learned to be self-aware

I went to the Museum of Broken Relationships alone on a Tuesday afternoon.

I was developing a cold and was in the terrible sore throat and scratchy, swollen head phase. I had an herbal tea from Starbucks because I thought it would help. The only other person there was a khaki-clad, 40-year-old Chinese man.

The receptionist was quiet and excessively polite. She was probably trained to be overly sensitive to single guests. I thought she was so condescending because she looked at me with pity, even though I had chosen to be there on a whim after not finding anything good at a nearby record shop. I was checking a museum off a list of the many museums I wanted to visit. But she thought I was sad.

I see now how she came to that rational conclusion. After all, when I noticed the man there, too, I thought he must be a weirdo. Anyone who goes to the Museum of Broken Relationships alone on a Tuesday afternoon is a weirdo. But not me.

Entity shares a personal story about empathy practice.

image via Giphy

It didn’t occur to me until much later to step outside of myself and see how I must have looked. I easily rationalize my own actions, my own places in life without considering any other alternatives. 

Obviously I was at the museum because I like museums, not because I had heartbreak of my own. It’s so apparent. But I was so quick to see the woman as judgmental or the man as pathetic, that I hadn’t stopped to rationalize their stories, their reasons for reacting the way they did or being where they were.

I didn’t empathize or reconsider until it was too late. I’m sure they didn’t either. I was just the sad, sick girl at the museum to them. She was so pathetic after a breakup that she had to rush to the Museum of Broken Relationships instead of resting in bed. How dismal.

What does it matter? Everyone makes snap judgments about everything and most of the time it’s harmless, passing internal monologue stuff.

Maybe it’s nothing, but maybe it’ll turn into something. Maybe all of a sudden you’ll think you know everyone’s stories and you’ve figured out the world. 

You’ll become so egocentric you’ll start to only see people as supporting characters or extras in the story of your life.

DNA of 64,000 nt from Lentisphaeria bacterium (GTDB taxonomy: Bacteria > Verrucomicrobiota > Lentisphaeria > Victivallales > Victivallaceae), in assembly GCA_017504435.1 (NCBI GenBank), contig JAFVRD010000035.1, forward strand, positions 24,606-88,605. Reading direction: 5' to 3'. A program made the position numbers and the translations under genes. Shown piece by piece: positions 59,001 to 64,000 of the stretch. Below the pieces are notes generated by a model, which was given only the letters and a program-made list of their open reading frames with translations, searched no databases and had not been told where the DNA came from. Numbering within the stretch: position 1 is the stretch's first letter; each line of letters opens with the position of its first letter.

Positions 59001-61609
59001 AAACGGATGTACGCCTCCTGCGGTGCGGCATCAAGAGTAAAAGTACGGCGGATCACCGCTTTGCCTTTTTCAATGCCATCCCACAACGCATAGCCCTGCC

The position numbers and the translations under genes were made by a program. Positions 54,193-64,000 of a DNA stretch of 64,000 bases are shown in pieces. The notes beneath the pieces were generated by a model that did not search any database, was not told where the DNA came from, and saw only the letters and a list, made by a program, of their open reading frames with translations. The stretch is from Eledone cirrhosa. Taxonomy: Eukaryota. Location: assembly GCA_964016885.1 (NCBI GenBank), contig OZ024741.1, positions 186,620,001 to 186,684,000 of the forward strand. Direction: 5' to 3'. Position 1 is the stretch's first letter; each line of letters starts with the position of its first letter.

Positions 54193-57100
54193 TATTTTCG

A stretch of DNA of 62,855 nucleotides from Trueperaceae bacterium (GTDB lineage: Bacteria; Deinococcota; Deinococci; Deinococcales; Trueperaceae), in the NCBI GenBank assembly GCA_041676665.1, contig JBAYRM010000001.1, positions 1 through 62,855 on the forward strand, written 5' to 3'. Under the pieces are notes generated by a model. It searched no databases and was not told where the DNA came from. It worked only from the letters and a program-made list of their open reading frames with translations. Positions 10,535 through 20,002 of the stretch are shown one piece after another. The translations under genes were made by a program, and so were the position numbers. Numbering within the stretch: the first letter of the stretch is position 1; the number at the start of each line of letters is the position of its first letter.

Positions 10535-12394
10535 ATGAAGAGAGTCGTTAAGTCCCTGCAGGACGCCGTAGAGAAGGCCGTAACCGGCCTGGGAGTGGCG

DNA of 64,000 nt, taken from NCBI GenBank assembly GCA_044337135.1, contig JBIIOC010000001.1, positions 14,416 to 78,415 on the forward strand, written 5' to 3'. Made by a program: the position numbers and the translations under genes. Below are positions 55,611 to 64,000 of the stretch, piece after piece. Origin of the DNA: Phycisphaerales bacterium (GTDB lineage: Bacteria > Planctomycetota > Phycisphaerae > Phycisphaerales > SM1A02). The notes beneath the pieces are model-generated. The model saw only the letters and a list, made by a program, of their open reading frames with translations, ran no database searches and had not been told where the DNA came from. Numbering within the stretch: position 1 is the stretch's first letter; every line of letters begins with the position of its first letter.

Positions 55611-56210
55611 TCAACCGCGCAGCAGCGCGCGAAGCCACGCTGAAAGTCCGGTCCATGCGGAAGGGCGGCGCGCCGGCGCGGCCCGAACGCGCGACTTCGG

I’ll become so egocentric.

Is there a solution to our selfish mentalities? Can we stop ourselves from judging others while justifying what we do?

It’s important to look at things objectively: all things, whether it be an introverted outing, a family dinner, an argument with a friend, a date, a train ride, anything. In every situation, I like to take a moment to step outside of myself and my feelings. Distance myself from my own bias and insiderness.

Then I evaluate the moment. Am I acting rationally? Are others acting rationally? Is this significant? Is this kind? Will I be proud of this interaction, this objective moment, in the future?

It’s a simple practice, but it’s gotten me in the habit of checking myself, that I’m not trapped in the mirage of being the only human on the planet who matters. I can better see myself as a ridiculous person and redirect my attention to something more important.

If I had distanced myself to look objectively at every blind argument I’ve ever been in, I would be able to see whether or not I was being sensible and acting with proper intentions. It would make me less accusatory.

If I had distanced myself to look objectively at every stopped patch of traffic I’ve ever been in, I would be able to see that I’m just another car on the road, too. They’re not in my way, I’m not in theirs, we’re all just waiting to merge, exit, drive — individually, together. It would make me less stressed.

If I understood that, detached from myself, I looked like a sad, sniffly, loner at the Museum of Broken Relationships that Tuesday afternoon, I wouldn’t be so offended that the receptionist reacted with condolences.

I would see that the khaki-clad, 40-year-old Chinese man wasn’t a weirdo. Probably. And if he was, I was, too, because we were both there alone, together. It would make me less delusional.

Because in this individualistic culture we’re surrounded by, it couldn’t hurt to be a little more self-aware.

Edited by Kayla Caldwell

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